Construction started in the cockpit.  I painted the instrument panel, sidewalls and consoles gray and the instrument holes yellow.  Next I added Reheat bezels blackened with “Blacken It” and attached with a few tiny drops of white glue.  Take your time and do a dry layout of the bezels—I used 17—to be sure they’ll all fit over the holes.  Then I dropped in punched Reheat dial decals with white glue.  Console details are Reheat data placards with a few punched disks and sprue switches to give a 3-dimensional look.  Assemble, paint and add some belts to the seat, paint the control stick and you’ve got 90% of the cockpit done!  Then I assembled the cockpit/intake per the instructions but leaving off the control stick and instrument panel ’til later.  The fit of the parts surprised me—it was quite good.  Even though there are no alignment pins, there are enough edges, surface contours and stops to provide positive alignment.  Throughout, I used the color sketches in F-86 Sabre in Color as a reference because of Will’s endorsement.

The 3-piece engine went together smoothly.  Paint the intake trunk and exhaust, add the tail hook and you’re ready to assemble the fuselage.  By the way, the kit-supplied tailhook is only a hook end that you insert into a fuselage half.  The tailhook arms are not represented.  If you want an accurate view from underneath I’m afraid you’re in for a lot of work as the fuselage here follows the smooth outline of the plane.  On the other hand, if you want to see just the hook when viewing the plane from the side, the kit is adequate.

Before assembling the fuselage I attached the dive brakes and ammo door in the closed position, filled the seams with super glue, then sanded and rescribed their outlines.  Alignment of the fuselage halves was aided by plastic strips superglued to one edge.  Since the halves were of different thickness, care was needed to get the plastic thicknesses right—a dry fit saves lots of misfit problems when you’ve got super glue on the parts! 

The next step was by far the trickiest.  You have to align the intake/cockpit assembly to the top (bulkhead), bottom (wheel well), and sides (consoles) of the fuselage at the same time you’re gluing the halves together.  Here’s where positive locators would have helped a lot.  I got it almost right, but didn’t realize at the time that the top of the rear bulkhead had to align precisely to the top of the rear deck on the fuselage.  I sanded down the overexposed bulkhead, and that joint looks OK, but the seat would later sit too high because the floorboard is raised.  I wound up heavily sanding the seat bottom to get it back down.  Do yourself a favor and save this assembly step for your most sober, steady moments.  That said, the fit was again very good.  The nose piece came next and all the fuselage seams were cleaned up.  Most of this was because of  my own inability to get the amount of super glue just right.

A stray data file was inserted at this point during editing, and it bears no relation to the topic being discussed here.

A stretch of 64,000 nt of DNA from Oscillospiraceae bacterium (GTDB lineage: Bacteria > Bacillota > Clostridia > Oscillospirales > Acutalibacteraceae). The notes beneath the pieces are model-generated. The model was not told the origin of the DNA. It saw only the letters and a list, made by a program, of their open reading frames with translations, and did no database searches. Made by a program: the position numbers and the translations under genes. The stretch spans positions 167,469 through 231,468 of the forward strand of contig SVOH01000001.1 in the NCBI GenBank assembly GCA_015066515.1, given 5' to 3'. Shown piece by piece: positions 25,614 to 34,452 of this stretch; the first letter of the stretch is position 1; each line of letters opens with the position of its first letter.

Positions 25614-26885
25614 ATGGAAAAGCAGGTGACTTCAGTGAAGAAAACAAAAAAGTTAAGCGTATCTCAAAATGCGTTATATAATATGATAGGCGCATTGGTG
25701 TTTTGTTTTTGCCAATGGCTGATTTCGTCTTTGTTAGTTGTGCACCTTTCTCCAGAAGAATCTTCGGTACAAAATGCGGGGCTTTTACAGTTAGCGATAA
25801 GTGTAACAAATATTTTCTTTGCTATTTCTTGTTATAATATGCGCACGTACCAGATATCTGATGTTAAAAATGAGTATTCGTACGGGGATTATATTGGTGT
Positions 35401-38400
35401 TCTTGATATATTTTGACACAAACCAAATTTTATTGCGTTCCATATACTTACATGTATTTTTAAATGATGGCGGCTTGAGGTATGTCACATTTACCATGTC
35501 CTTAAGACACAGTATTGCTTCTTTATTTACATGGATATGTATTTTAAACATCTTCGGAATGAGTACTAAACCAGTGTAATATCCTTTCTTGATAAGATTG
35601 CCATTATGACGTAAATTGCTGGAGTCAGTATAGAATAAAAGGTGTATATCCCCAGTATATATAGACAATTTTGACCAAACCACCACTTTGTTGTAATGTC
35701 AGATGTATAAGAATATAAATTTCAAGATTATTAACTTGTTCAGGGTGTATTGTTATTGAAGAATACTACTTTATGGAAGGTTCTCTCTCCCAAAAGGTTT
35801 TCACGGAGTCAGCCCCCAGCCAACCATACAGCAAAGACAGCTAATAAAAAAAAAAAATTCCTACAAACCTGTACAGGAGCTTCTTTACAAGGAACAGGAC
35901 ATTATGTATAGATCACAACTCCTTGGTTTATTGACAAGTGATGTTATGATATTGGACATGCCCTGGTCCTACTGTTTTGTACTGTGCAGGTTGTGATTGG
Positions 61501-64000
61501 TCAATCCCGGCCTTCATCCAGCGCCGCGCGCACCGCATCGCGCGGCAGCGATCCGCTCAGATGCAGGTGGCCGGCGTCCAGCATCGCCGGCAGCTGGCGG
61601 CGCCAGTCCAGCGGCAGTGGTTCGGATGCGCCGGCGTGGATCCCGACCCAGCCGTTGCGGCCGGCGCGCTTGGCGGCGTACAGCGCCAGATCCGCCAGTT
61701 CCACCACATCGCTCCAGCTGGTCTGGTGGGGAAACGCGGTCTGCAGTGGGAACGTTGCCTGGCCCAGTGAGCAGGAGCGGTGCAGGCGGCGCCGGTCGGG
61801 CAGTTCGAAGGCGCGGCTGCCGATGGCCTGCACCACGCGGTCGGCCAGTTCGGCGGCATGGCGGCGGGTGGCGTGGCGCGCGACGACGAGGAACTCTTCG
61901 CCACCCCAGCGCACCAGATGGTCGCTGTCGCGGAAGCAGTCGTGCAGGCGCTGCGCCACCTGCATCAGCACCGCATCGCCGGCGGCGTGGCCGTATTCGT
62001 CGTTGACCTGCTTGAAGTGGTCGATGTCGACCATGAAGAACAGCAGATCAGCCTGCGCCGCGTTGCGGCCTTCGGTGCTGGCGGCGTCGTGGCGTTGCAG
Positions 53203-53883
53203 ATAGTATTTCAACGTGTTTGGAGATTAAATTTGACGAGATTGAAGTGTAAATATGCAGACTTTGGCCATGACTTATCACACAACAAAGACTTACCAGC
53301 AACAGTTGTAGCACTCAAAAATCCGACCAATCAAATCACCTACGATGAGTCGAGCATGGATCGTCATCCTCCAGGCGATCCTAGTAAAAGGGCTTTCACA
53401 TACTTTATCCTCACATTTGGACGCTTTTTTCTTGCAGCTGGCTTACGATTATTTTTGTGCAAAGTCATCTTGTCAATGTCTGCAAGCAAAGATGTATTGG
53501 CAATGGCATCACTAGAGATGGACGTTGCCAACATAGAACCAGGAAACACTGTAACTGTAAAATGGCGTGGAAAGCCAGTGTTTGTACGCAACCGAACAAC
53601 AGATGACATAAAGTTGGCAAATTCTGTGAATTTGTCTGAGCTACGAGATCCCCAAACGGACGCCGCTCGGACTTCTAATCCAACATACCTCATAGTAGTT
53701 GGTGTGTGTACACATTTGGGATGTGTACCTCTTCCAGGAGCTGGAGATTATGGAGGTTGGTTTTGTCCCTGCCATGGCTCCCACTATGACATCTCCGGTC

The wings and stabilizers were added next—I only had to enlarge the fuselage holes slightly to accept the alignment stubs.  Fit here was excellent, but you’ll need to pay attention to the (slight) wing dihedral.  I laid the fuselage on a table, inserted the wings and supported them at the same distance from the fuselage with a set of round sticks to produce the desired dihedral.  Note that since the wings are one piece you don’t have an option to drop the leading-edge slats.  As far as I can tell, this is the only thing you need to do if you want to have the Fury really look like it’s at rest. 

The three large gear doors were added at this time.  I first made the mistake of cutting off the two main doors from the center-line piece.  You can find pictures of Furies with the doors up or down, and I assumed a Fury ‘at rest’ would have them down.  (Mike Mitchell sailed on the USS Lake Champlain and contributed these 2 photos of Furies from 1954 ..   )  I should have asked Will first for his preference.  He explained that when on the carrier the doors were always up.  After all (...duh!) you don’t want to go careening down the cat launch or trying to catch a wire with doors hanging!  I should have just attached the one piece of the kit instead of making three pieces out of it.  I filed off the resin representing the wingtip lights.  One last thing before painting.  I had to fill and rescribe the shape of the leading-edge slats.  The early FJ-3s had a deeper set, as sketched in the in Color book.